• At the moment the system is a prototype on optical bench, but in the futuro it can be adapted to work on optical fibers or directly on ATM terminals. The adopted optics can vary depending on the applications. Currently we carry out experiments if free air under darkness conditions, placing TX and RX in front one to each otehr at a distance between 30 and 100 cm. The performances of the system can be improved by substituting components and software with more effective models.
  • We are already acquiring new avalanche photodiodes to ensure single-photon performances. Of course the best performances are ensured at -20°C reducing thermal noise. The random number generator will be replaced with the portable IdQuantique hardware device or a custom hardware, both at a low cost. Finally, robust error correction and privacy amplification algorithms will be applied. The
  • An affordable Quantum Cryptography system

    1. 1. Rita PizziDepartment of Information Technology Università degli Studi di Milano
    3. 3. QUANTUM INFORMATION The quantum computer does non exist yet But a real world application based on quantum information exists: QUANTUM CRYPTOGRAPHY It allows the secure transmission of data, independent from algorithms and computing power of the attacker It is possible to detect any intrusion immediately Nowadays optical fiber systems exist that reach distances of 100 km Methods to increase distances and usability areunderway (quantum repeaters for optical fibers / satellite transmissions)
    4. 4. QUANTUM CRYPTOGRAPHY TODAYQuantum cryptography performances captured theinterest of banks, big companies and institutions.Systems already on sale:• MagiQ Technologies New York• idQuantique Geneve• SmartQuantum York• QinetiQ UK (defence)• Toshiba Corp Tokio• National Institute of Standards and Technology (US government agency )are acquiring this technology
    5. 5. QUANTUM CRYPTOGRAPHY TODAYSome cities (Durban, Madrid, London) are going to be completely cabled to apply quantum cryptography Today the cost of a system is around 100.000 $ Less expensive applications are interesting, affordable for the end user: ATM terminals, online internet transactions We developed our prototype for this purpose: a compact and cheap system that could be embedded in a smartphone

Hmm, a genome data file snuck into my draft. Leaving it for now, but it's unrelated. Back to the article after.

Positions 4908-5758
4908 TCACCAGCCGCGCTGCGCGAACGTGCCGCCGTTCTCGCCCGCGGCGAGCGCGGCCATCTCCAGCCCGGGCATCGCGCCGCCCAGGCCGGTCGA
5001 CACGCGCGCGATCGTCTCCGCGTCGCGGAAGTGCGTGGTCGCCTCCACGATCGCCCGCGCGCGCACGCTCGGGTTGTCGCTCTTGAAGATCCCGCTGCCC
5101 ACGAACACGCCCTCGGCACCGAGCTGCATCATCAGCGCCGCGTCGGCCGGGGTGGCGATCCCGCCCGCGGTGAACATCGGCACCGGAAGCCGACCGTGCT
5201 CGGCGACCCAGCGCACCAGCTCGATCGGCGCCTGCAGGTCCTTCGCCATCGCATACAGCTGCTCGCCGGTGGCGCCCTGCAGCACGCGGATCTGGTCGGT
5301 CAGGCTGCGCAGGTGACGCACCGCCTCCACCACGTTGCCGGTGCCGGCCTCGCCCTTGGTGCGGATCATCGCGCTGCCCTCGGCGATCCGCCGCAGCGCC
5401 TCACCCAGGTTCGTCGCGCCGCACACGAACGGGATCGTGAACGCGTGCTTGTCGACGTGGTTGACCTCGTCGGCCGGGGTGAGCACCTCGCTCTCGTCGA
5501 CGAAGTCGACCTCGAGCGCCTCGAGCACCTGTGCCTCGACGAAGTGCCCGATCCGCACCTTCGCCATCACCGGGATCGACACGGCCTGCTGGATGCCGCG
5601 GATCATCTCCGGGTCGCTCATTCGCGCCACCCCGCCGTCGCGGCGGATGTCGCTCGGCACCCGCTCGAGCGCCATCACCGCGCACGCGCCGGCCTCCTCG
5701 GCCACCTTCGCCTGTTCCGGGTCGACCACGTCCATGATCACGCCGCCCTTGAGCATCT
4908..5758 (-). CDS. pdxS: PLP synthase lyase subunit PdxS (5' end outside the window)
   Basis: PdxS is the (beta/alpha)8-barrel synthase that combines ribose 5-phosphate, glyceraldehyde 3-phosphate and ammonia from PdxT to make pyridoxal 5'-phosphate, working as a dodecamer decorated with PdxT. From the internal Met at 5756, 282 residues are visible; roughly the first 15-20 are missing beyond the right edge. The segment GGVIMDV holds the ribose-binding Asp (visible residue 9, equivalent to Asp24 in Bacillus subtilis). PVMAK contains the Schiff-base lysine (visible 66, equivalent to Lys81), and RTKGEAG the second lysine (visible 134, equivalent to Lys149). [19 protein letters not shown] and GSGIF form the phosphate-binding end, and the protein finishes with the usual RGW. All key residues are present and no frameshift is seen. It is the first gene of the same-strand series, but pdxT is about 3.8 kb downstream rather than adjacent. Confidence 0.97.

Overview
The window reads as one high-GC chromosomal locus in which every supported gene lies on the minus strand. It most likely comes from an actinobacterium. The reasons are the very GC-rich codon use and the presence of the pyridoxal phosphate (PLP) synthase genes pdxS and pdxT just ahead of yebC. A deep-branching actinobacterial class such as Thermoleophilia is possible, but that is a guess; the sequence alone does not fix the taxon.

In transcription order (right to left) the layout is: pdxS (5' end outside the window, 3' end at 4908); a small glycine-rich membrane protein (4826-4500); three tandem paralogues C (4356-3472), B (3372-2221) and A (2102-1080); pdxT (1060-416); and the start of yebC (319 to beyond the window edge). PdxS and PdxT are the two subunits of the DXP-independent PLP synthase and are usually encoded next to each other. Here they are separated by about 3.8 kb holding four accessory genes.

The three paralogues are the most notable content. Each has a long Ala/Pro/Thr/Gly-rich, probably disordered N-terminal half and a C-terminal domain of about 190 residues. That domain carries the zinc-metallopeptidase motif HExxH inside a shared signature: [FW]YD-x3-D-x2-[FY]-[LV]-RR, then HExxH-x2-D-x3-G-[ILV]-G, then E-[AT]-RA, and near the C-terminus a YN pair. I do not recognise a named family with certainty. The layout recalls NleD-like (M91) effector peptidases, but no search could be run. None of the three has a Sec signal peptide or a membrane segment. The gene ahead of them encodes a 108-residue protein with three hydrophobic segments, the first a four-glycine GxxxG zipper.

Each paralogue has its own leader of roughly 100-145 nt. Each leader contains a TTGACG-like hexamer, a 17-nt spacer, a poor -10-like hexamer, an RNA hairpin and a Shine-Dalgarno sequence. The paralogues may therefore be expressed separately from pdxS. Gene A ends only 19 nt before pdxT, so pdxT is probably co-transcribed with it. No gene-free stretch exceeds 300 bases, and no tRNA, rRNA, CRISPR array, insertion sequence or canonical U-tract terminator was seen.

6. 6. THE BB84 PROTOCOL(Bennet Brassard 1984) In quantum physics the act of observation modifies in an unpredictable way the observed system Thus any external action in the system will corrupt the flow of information, revealing the intrusion The BB84 protocol is based on the polarization properties of the photons
    7. 7. THE BB84 PROTOCOL (Bennet Brassard 1984) Alice chooses randomly a sequence of 1 and 0 bits, turns them into photons, applies to each bitone of the possible polarizations, then sends them to Bob.Bob chooses randomly a polarization to examineeach of the received photons, turns them into bits and records the results of his observations.
    8. 8. THE BB84 PROTOCOL (Bennet Brassard 1984)Now Bob sends to Alice on a public channel (e.g.Internet) his polarization sequence (but NOT the result of his measures) Alice selects the positions in the sequence thatBob sent correctly and sends them back to Bob on the public channel
    9. 9. THE BB84 PROTOCOL (Bennet Brassard 1984) Both Alice and Bob share now an identicalsequence of bits, i.e. they possess a shared key that is definitely secret.
    10. 10. BB84 – THE INTRUSION In this kind of transaction an intrinsic error rate exists, that can be minimized by means of error correction and privacy amplification techniques If an eardropper E interposes to intercept thesequence of bits, for the quantum physics laws he corrupts the sequence and sends back to Bob a sequence with a much higher error rate This reveals immediately the presence of the intruder and the transaction can be stopped without damage
    11. 11. OUR SYSTEM Our system is based on two custom cards: the transmitter and the receiver. TRANSMITTER It is an electronic circuit that drives four high-performances LEDs The LEDS are endowed with polarizing filters and their intensity is suitably attenuated. Random logical signals are generated that turn on the four LEDs in sequence
    12. 12. OUR SYSTEM RECEIVER The receiving circuit must re-establish a sequence of data starting from the received photons. Four high-sensitivity photodiodes turn the photons (passed through four polarizing filters) into electrical signals, then into bits. This is made possible by a logic state analyzer that detects the voltage peaks coming from the photodiodes.
    13. 13. THE FIRMWAREA C-written software drives the whole process on two separated PCs. In the first PC the software, using theBlumBlumShub pseudorandom number generator,generates the sequence of bits and synchronizes it This is acquired by the transmitter through the parallel port.
    14. 14. THE FIRMWARE On the second PC the software reads the signals reconstructed by the logic state analyzer and syncronizes themWe also simulated the comparison on publicchannel between sequences generated by transmitter and receiver At the end of simulation we obtain the secure key.
    15. 15. FUTURE DEVELOPMENTSAt the moment our system is a prototype on optical benchIn the future it can be adapted to work onoptical fibers or directly on ATM terminals.The system performances are improvablewith more effective components and with more powerful software algorithms
    16. 16. FUTURE DEVELOPMENTS We are acquiring avalanche photodiodesthat will ensure single-photon performances The software random number generator will be substituted by a portable andaffordable hardware generator (IdQuantique o custom) Robust algorithms of error correction and privacy amplification will be developed.